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Ed West: Yes, the BBC needs more diversity – of opinion, that is

West EdEd West is the deputy editor of The Catholic Herald. Follow Ed on Twitter.  

I’m always fearful that one day I’ll end up as one of those angry men who shout at Radio 4 - the wife raising her eyes, thinking to herself “here he goes again”. And I suspect that the early signs of BBC bore syndrome are already showing.

Yet the funny thing is that I love the BBC. It’s something I grew up with and as Bart said to Homer, it’s done more of a job raising me than you have. I love the sound of David Attenborough’s voice and – some Tories may disagree with me on this one – Stephen Fry’s. I like nothing better than evenings in drinking wine in the kitchen with Front Row playing. Part of what I like about being British is our great institutions, and the BBC is central to that, a comforting familiar voice we all love.

So my report into bias, Groupthink: Can We Trust the BBC on Immigration?, recently published by the New Culture Forum, was troubling to put together.

While I’ve long been aware of Tory complaints about BBC bias, having watched and listened to countless hours of BBC footage going back to 1997, I was surprised by just how skewed it often was. What was interesting is that, from about 2006-2008, people started saying “it’s not racist to talk about immigration” and “we can talk about immigration” so much that even I began to think “ok, enough, let’s talk about something else please”. And yet looking back at BBC reporting in 2000 and 2001, it’s clear why people were worried about being called racist – because the BBC effectively treated them as such. The tone of their coverage of William Hague’s warnings about Labour immigrant policy was one such example; in contrast they covered the then immigration minister Barbara Roche’s fairly radical changes with virtually no criticism or scrutiny.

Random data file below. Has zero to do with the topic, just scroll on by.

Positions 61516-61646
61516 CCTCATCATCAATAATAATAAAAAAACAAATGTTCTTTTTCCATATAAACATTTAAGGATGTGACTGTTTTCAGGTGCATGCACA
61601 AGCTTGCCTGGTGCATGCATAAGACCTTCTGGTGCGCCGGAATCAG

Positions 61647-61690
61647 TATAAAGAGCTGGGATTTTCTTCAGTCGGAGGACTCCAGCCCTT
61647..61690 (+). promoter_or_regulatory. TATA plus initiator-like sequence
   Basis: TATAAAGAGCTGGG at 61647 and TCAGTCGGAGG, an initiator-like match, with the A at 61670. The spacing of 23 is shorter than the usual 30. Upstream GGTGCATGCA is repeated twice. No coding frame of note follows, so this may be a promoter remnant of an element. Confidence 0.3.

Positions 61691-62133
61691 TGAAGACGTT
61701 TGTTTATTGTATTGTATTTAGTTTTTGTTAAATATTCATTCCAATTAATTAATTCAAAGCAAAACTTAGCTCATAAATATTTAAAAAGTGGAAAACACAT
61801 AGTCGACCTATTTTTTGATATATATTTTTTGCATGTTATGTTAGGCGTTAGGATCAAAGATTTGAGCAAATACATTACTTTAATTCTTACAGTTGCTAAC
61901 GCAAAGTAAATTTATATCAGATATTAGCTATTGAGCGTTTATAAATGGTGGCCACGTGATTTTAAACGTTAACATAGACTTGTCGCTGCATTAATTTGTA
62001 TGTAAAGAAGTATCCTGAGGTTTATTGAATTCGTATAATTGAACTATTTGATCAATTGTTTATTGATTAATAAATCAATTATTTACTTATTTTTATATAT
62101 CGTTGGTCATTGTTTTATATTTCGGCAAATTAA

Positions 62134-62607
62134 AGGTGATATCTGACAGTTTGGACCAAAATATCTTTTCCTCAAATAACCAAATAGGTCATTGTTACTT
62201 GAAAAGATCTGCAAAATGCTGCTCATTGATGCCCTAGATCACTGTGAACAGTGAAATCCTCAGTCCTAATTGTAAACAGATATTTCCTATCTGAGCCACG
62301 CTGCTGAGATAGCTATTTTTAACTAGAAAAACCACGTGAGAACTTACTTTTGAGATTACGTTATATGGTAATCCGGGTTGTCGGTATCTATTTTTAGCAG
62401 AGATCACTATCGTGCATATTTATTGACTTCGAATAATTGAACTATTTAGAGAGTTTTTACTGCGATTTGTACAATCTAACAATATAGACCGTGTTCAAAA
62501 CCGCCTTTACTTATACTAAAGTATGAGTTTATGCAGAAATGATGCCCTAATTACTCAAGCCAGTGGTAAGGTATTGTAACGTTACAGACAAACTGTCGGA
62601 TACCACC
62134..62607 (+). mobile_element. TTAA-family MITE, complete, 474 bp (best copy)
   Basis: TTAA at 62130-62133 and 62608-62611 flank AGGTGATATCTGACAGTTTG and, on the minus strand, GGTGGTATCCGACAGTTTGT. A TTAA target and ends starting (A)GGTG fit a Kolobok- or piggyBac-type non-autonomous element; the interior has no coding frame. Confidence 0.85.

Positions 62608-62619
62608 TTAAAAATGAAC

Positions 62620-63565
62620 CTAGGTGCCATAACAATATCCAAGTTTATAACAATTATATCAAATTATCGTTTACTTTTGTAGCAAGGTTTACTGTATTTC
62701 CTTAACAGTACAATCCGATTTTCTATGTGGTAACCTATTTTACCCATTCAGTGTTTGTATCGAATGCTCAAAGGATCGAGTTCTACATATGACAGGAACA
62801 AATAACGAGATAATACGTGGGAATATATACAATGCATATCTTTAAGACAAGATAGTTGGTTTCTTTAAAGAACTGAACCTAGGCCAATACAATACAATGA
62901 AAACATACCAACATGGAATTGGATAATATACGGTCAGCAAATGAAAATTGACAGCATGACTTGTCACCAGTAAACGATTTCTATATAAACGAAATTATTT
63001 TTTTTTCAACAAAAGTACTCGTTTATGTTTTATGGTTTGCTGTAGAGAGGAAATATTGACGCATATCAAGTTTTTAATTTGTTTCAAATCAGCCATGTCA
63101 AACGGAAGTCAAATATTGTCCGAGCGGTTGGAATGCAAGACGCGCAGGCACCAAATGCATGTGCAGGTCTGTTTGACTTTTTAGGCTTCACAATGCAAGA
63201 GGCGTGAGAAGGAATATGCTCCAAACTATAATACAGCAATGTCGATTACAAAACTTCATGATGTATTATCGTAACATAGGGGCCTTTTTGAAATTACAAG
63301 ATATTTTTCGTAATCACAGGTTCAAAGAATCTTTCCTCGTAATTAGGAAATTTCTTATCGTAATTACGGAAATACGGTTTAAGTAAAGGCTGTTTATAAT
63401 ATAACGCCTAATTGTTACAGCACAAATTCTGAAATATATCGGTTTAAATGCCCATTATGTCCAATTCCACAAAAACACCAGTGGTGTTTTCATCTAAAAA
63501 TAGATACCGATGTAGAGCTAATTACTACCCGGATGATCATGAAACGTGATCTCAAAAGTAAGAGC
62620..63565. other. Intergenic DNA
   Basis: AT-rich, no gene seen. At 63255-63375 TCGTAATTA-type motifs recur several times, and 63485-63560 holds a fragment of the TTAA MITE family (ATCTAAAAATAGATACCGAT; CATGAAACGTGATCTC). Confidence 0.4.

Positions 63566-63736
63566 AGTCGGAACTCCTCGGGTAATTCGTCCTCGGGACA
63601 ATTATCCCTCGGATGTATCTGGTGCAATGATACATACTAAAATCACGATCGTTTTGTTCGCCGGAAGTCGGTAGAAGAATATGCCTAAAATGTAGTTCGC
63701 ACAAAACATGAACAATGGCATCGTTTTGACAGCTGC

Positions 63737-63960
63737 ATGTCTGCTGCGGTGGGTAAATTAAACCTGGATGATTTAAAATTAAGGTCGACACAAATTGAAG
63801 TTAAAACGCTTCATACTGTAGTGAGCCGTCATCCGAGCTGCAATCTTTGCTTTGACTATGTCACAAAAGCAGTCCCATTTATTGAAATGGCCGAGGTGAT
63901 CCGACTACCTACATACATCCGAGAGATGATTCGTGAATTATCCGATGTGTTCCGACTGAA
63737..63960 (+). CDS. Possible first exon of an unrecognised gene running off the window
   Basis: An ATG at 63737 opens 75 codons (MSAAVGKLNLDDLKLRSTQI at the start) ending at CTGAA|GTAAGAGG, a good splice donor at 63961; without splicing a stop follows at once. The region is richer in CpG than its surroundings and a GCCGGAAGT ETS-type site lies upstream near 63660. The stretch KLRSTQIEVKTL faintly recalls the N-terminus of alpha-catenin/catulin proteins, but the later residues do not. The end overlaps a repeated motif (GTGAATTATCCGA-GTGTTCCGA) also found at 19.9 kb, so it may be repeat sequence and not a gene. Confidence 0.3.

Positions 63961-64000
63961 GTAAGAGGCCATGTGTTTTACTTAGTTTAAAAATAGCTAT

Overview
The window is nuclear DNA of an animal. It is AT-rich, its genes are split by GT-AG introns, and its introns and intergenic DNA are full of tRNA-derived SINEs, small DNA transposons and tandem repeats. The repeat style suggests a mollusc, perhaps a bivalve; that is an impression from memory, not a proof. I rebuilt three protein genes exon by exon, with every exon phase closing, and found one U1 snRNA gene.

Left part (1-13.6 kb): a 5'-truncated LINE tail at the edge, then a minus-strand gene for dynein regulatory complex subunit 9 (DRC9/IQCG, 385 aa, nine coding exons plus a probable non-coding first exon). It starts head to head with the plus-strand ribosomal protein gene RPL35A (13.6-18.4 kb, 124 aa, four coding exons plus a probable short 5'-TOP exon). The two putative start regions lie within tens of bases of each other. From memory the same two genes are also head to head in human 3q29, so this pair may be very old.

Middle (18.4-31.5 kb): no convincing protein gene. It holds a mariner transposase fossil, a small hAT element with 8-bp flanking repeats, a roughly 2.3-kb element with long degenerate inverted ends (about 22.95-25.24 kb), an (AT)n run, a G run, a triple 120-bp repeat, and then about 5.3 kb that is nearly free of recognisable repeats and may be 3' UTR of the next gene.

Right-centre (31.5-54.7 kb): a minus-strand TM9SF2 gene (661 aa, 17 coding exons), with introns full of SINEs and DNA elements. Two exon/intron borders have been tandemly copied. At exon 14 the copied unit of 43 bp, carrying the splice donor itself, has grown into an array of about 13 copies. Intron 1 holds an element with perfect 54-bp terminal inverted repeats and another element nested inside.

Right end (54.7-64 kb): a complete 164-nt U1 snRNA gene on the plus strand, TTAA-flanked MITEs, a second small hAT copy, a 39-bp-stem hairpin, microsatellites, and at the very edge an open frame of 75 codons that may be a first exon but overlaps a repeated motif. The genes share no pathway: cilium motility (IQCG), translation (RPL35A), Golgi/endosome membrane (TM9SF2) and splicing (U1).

But how does one define impartiality? In a sense there’s no such thing, it’s in the eye of the beholder. But we can try to measure how many voices the BBC features, and although it would be difficult to total up the full number, all the examples where anti-immigration voices get the lion’s share are listed in the report – I found two. The number of available articles or news bulletins where there are more pro-immigration voices than antis- is vastly larger; it’s not unusual to find a BBC report which has three pro-immigration voices against one, sometimes four to one, and on occasions four voices in favour with no sceptics.

I also looked at various subjects which are outside the “liberal comfort zone”, as the BBC’s 2007 impartiality report called it; asylum seekers, Islamic and white extremism, crime and disease. These are all wince-able subjects that are disturbing and attract the disturbed but, as the recent grooming cases have illustrated, the media should tackle the uncomfortable. (I also looked at BBC coverage of U.S immigration because I felt that this was perhaps the most one-sided reporting of all.)